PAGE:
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South Jordan Journal

South Jordan Reviews Rooster Rules

Nov 06, 2015 11:04AM ● By Bryan Scott

By James Luke

Some South Jordan residents who live near roosters have asked the city for help in dealing with their noisy neighbors. A group of people from neighborhoods within earshot of legally allowed roosters pleaded with the city council to find a way to silence or evict the birds, which they say have no sense of a decent time to crow.

Resident Justin Brande began his comments to the city council with a reading from his cell phone screen of times that he sent a message to himself, having just woken to the rooster’s crow. He reports that each of the listed a.m. times, well before any typical waking hour, leaves him “unable to go back to sleep, causing a significant impact to my family and me in loss of sleep.”

Neighbor Shawn Matheson notes that the city is more urbanized than in the past. “Some regulations of this issue have passed in Herriman and Riverton,” he notes, referring to neighboring cities that face similar issues of rapid urban growth in formerly agricultural areas of the Salt Lake Valley.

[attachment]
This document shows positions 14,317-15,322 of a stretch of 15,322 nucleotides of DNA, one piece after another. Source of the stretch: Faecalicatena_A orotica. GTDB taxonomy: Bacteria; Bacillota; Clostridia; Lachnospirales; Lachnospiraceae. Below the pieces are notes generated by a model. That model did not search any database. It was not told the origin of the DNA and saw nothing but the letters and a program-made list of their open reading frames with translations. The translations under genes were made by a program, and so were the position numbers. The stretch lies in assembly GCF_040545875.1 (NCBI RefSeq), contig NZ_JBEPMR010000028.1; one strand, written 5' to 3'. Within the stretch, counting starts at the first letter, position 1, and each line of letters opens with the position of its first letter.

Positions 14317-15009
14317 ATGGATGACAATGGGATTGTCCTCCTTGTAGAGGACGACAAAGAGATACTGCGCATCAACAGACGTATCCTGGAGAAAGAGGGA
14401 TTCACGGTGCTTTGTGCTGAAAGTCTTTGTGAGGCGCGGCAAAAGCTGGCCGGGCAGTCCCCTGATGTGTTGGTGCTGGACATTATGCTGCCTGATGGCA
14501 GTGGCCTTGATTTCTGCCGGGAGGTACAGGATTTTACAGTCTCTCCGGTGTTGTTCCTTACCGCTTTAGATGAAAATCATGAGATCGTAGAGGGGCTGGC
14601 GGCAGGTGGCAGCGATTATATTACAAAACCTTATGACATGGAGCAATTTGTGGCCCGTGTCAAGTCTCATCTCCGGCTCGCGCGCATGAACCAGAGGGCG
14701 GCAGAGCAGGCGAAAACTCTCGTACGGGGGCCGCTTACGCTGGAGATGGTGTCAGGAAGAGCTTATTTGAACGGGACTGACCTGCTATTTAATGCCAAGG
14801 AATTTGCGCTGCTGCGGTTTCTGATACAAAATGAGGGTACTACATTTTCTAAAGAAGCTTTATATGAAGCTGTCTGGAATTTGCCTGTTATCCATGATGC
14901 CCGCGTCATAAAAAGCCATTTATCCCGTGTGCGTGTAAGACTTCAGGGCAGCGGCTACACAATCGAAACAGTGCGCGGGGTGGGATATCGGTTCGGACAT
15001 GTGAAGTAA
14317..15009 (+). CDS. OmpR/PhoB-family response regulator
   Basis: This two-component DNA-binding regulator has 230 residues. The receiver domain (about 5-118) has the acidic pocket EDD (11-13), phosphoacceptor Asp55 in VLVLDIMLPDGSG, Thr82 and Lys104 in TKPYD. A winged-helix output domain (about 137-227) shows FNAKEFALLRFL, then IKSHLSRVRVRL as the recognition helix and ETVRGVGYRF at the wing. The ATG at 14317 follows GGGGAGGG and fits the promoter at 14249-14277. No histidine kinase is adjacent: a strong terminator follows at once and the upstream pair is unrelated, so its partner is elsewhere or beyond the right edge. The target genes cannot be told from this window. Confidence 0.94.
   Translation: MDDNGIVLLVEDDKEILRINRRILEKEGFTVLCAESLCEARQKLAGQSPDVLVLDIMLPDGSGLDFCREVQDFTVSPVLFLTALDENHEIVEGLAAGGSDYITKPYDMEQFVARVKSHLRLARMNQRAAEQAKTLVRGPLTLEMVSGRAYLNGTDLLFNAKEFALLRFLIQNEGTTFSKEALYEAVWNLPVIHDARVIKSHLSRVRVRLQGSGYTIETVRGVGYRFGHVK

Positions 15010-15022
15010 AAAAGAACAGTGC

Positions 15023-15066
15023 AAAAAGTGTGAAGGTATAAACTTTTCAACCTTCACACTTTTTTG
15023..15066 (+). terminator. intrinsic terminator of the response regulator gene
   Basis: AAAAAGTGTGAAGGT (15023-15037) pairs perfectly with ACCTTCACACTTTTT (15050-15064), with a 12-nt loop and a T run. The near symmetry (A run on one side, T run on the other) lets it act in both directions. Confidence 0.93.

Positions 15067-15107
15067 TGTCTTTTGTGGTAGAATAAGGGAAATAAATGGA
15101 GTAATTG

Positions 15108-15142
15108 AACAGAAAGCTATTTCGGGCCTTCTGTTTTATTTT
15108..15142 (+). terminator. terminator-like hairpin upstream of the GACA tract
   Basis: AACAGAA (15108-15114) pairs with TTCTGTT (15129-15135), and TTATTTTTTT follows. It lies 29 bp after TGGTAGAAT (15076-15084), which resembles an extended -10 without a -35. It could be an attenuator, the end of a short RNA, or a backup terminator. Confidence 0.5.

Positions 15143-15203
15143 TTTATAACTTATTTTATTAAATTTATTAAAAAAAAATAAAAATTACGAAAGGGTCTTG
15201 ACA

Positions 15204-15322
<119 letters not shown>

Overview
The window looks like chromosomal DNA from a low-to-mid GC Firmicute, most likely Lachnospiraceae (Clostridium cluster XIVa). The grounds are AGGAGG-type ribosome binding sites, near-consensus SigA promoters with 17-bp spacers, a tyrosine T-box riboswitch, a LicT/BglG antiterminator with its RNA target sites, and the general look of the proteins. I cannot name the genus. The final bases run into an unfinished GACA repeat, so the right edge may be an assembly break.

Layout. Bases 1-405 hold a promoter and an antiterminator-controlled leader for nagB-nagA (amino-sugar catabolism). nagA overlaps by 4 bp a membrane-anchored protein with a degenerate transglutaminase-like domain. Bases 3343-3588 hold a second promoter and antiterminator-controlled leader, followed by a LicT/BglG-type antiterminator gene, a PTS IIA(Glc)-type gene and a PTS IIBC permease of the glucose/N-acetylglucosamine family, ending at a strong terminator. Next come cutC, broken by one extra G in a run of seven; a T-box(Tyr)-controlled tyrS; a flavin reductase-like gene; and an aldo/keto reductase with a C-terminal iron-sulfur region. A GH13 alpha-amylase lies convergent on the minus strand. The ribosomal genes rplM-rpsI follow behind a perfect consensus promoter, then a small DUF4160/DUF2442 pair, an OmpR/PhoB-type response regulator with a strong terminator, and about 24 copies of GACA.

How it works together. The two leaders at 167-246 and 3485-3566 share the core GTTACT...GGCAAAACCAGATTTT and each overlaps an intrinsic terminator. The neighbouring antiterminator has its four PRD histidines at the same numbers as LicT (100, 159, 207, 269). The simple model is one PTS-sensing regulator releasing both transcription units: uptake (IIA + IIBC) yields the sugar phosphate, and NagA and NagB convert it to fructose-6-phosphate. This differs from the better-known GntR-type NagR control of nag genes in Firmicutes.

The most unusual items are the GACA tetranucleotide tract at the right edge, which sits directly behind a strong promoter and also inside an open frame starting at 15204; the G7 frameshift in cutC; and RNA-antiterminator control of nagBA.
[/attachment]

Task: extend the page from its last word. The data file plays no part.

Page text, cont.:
City Attorney Ryan Loose discussed rooster laws with city council and staff at a Sep. 15 study session. Currently three zones in South Jordan allow roosters: A-1, A-5, and R-1.8. The options before the council involve either a ban on roosters altogether, or retaining the ordinance allowing roosters in zones currently permitted, or they can seek a regulatory solution.

The current ownership of roosters in permitted zones is a property right, Loose noted, making it difficult to immediately end the practice without compensating the owner. Placing a value on rooster ownership could be legally difficult, he explained. 

If the council were to pass a resolution restricting the right to retain roosters, he noted, “those people who now have roosters would retain the right to keep the birds as a pre-existing nonconforming use.”

Councilman Chris Rogers noted that South Jordan is set to continue in its current trend of having significantly less agricultural uses in the future. “A resolution to restrict roosters will gradually lead to the phase out of all the roosters in the city,” he predicted.

Resident Curtis Newman noted that the birds he hears “crow almost 24 hours a day,” with 3:30 a.m. one of their most active periods in his experience.

Neighbor Jake Burns feels there is a double standard for agricultural animals. “If dogs bark in the night, the police are called. In our case, neighbors have called police and get a negative response. No one wants to touch the roosters because they are in an agricultural area.”

Resident Tiffany Brande noted that she is not directly adjacent to agricultural lots, but that she “still hears the roosters waking her up as early as two-something in the morning. The noise carries.” She observed also that the handful of people speaking at the council meeting represent a larger group of people with similar complaints.                                   λ